Boston Design Week Highlights Present and Future of Design Innovation

Now, new, next: This is the theme of the fifth-annual Boston Design Week, a citywide event featuring leading innovators in the industries of interior design, architecture, fashion, product design, art, technology, and sustainability. Beginning on April 4, the 12-day festival incorporates over 70 different events from a number of partners including nonprofits, urban planners, architects, and design showrooms.

“The impetus for creating the festival and part of our mission is to increase public awareness and educate the public on all aspects of design,” said Meaghan Flaherty, account manager for Boston Design Week.

The events are applicable to all audiences, with students, families, and business professionals alike encouraged to attend. Most of the programs are free and are scattered across the greater Boston area, including the Metrowest, North Shore, South Shore, and downtown Boston.

Each of the events is intended to call attention to the vibrant design scene shaping the city of Boston in the present and future.

“We wanted to highlight the future of the city, what’s going on right now, and what’s just starting to come up,” Flaherty said.

The festival ranges in scope to include all aspects of the “now, new, next” theme. While Boston Design Week has featured special tracks each year since its inception, 2018 marks the first time the festival follows an overarching theme. Within the broader theme, this year’s themes are designing Boston, professional focus, design and social impact, and Back Bay design district.

The “now” aspect of the theme focuses on current design trends prevalent in Boston in the present. Sustainability factors prominently into this year’s festival, with a large number of events dedicated to its promotion.

The “new” element is fulfilled by the addition of Boston Design Week to World Design Weeks, an international consortium of design weeks. Entrance into the coalition affords Boston Design Week the opportunity to exchange business practices, recruiting strategies, ideas, and sustainable development with other design weeks across the globe.

An increase in internationality is a distinctive aspect of Boston Design Week 2018. According to Flaherty, many international participants have reached out to the festival, including architects from Spain.

Students are an important part of the “next” component. The final round of Design New England’s Design Showdown will take place on April 6. The competition among interior design students gives one winner the career advantage of being featured in the magazine.

Each fall, Boston Design Week creators send out a call for events, sponsors, and various businesses to be a part of the festival. When nonprofits respond with event ideas, the creators approve their proposals and help them promote their events through social media, websites, and the creation of a 90-page guide book.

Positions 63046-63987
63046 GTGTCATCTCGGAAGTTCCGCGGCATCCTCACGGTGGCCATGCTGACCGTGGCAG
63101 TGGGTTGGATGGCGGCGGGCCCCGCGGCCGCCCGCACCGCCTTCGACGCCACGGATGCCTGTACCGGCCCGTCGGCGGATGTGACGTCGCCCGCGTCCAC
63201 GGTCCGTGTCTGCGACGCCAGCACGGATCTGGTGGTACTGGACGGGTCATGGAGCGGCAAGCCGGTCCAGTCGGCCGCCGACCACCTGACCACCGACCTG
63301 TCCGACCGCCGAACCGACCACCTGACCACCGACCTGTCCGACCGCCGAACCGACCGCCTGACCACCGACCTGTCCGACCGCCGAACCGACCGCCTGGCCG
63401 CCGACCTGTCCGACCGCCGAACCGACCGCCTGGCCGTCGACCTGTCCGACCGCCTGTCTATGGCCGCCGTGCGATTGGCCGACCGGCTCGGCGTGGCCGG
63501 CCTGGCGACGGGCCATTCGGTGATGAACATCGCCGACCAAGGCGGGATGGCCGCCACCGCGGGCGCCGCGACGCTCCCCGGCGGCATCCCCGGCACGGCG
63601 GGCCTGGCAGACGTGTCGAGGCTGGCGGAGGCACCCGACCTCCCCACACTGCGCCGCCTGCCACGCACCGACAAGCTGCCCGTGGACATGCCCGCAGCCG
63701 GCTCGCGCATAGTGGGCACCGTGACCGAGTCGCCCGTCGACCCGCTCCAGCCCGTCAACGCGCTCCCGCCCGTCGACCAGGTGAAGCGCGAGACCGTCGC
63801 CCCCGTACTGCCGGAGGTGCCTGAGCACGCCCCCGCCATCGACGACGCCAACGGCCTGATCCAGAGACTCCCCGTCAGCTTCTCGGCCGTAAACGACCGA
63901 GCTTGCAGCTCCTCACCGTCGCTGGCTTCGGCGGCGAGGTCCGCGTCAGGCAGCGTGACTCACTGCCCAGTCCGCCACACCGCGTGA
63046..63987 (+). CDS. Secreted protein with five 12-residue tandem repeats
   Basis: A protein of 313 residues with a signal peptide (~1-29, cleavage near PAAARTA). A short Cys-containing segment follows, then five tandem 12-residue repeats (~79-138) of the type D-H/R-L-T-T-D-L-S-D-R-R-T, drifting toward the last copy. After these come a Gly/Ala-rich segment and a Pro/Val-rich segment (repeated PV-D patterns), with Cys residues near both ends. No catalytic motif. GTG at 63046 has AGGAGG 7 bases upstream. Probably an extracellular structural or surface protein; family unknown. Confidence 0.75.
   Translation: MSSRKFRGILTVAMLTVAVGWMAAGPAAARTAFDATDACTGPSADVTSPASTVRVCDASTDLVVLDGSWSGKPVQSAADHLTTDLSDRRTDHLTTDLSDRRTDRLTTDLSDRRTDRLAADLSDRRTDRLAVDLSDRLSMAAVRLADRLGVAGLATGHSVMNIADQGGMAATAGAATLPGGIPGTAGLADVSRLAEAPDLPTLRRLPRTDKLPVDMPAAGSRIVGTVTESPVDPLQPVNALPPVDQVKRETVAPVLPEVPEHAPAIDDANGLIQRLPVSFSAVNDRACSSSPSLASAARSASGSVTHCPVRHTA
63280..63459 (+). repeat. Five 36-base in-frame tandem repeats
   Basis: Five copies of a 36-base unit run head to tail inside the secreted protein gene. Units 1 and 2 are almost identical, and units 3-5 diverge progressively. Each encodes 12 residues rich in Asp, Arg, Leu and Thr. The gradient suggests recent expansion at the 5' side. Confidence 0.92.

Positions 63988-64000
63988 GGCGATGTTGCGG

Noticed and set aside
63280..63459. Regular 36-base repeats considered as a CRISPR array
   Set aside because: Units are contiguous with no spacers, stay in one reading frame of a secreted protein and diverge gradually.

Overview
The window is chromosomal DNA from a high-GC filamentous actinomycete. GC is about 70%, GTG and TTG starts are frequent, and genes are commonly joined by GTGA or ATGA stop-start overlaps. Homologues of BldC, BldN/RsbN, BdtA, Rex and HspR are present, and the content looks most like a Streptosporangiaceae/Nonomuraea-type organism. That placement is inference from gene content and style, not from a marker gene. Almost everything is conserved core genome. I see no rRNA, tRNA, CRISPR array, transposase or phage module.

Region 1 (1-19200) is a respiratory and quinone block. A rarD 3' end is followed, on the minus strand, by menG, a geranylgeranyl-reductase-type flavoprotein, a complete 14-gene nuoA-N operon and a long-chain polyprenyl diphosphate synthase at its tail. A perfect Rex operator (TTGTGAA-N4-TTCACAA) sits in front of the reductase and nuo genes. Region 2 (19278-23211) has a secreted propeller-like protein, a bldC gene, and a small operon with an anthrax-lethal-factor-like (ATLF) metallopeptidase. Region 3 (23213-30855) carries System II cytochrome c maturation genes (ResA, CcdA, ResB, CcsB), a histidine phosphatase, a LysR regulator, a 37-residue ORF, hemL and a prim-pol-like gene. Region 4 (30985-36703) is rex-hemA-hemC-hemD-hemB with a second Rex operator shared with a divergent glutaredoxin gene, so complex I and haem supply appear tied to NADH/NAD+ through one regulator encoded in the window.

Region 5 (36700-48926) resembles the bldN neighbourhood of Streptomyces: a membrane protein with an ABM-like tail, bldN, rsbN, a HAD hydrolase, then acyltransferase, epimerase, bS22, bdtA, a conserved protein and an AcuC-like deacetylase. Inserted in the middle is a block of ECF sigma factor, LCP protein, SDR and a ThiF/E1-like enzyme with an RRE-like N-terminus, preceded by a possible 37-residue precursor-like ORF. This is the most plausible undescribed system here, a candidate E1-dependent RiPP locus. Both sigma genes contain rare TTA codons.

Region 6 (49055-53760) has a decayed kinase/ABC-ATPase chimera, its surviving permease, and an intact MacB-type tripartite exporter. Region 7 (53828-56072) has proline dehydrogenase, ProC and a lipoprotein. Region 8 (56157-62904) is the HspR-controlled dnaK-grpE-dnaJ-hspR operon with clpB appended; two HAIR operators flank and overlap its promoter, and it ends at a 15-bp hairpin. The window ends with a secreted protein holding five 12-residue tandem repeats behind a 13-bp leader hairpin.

According to Flaherty, nonprofit participation is a vital component of Boston Design Week, as those events often have the most unique topics. The Institute for Human Centered Design, the Museum of Fine Arts, YouthBuild Boston, and the Boston Landmarks Commission are among this year’s 24 nonprofit partners.

“The nonprofit partners are a really big part of the festival because they bring some really interesting and different events,” Flaherty said.

On the final weekend of Boston Design Week, the festival will culminate with AD20/21 HOME and the Boston Print Fair, a four-day show and sale of furnishings, art, and design. The show will take place at the Cyclorama Building in the South End. Exhibitors from around the country and the festival’s final events will be featured.

Through the broad range of programs, Boston Design Week strives to increase awareness of the active design scene that has characterized the city since it began.

“When people think of Boston they don’t really think of it as a design center like New York City or Paris, but Boston really does play a big role in design,” Flaherty said. “Our architecture is some of the oldest in the country. We have some of the best schools in the country, including design schools.”

Lifelong Boston residents, tourists, and everyone in between are welcome at Boston Design Week, and Flaherty hopes that each attendee will be able to learn something from the tours, panels, workshops, and shows featured at the festival.

“We really want to encourage the city of Boston and people who want to come visit the city of Boston to explore the different aspects of design,” Flaherty said.

Featured Image Courtesy of Boston Design Week

About Chloe McAllaster 18 Articles
Chloe McAllaster is the associate metro editor for The Heights. She is from Phoenix, AZ, and loves assuring her Uber drivers that yes, she does realize it gets cold in Boston.